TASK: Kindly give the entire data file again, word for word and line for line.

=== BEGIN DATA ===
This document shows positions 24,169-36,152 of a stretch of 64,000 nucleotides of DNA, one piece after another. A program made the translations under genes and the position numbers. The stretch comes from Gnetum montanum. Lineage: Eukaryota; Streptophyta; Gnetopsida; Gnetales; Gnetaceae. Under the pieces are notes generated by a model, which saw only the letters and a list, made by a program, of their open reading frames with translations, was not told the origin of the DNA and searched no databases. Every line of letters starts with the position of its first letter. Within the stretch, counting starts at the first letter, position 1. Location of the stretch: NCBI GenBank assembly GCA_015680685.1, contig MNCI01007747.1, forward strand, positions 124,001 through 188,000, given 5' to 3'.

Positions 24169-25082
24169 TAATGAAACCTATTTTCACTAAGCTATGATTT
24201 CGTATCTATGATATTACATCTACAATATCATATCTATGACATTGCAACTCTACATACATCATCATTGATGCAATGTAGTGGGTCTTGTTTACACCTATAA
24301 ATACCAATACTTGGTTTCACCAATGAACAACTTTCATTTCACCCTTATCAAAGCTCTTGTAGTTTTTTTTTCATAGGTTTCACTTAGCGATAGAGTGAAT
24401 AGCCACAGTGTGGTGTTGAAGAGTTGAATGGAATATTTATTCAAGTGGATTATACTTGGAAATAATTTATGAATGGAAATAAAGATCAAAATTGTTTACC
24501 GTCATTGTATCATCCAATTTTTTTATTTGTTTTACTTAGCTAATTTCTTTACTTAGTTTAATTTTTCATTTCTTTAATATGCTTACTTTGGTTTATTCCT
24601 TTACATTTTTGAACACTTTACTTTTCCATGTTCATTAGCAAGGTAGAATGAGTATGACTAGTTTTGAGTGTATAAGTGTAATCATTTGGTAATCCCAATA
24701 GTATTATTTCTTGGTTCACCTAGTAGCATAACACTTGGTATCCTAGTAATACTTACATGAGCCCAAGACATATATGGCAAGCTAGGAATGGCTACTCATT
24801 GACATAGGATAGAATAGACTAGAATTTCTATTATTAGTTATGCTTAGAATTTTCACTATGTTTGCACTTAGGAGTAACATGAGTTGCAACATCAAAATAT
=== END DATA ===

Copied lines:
This document shows positions 24,169-36,152 of a stretch of 64,000 nucleotides of DNA, one piece after another. A program made the translations under genes and the position numbers. The stretch comes from Gnetum montanum. Lineage: Eukaryota; Streptophyta; Gnetopsida; Gnetales; Gnetaceae. Under the pieces are notes generated by a model, which saw only the letters and a list, made by a program, of their open reading frames with translations, was not told the origin of the DNA and searched no databases. Every line of letters starts with the position of its first letter. Within the stretch, counting starts at the first letter, position 1. Location of the stretch: NCBI GenBank assembly GCA_015680685.1, contig MNCI01007747.1, forward strand, positions 124,001 through 188,000, given 5' to 3'.

Positions 24169-25082
24169 TAATGAAACCTATTTTCACTAAGCTATGATTT
24201 CGTATCTATGATATTACATCTACAATATCATATCTATGACATTGCAACTCTACATACATCATCATTGATGCAATGTAGTGGGTCTTGTTTACACCTATAA
24301 ATACCAATACTTGGTTTCACCAATGAACAACTTTCATTTCACCCTTATCAAAGCTCTTGTAGTTTTTTTTTCATAGGTTTCACTTAGCGATAGAGTGAAT
24401 AGCCACAGTGTGGTGTTGAAGAGTTGAATGGAATATTTATTCAAGTGGATTATACTTGGAAATAATTTATGAATGGAAATAAAGATCAAAATTGTTTACC
24501 GTCATTGTATCATCCAATTTTTTTATTTGTTTTACTTAGCTAATTTCTTTACTTAGTTTAATTTTTCATTTCTTTAATATGCTTACTTTGGTTTATTCCT
24601 TTACATTTTTGAACACTTTACTTTTCCATGTTCATTAGCAAGGTAGAATGAGTATGACTAGTTTTGAGTGTATAAGTGTAATCATTTGGTAATCCCAATA
24701 GTATTATTTCTTGGTTCACCTAGTAGCATAACACTTGGTATCCTAGTAATACTTACATGAGCCCAAGACATATATGGCAAGCTAGGAATGGCTACTCATT
24801 GACATAGGATAGAATAGACTAGAATTTCTATTATTAGTTATGCTTAGAATTTTCACTATGTTTGCACTTAGGAGTAACATGAGTTGCAACATCAAAATAT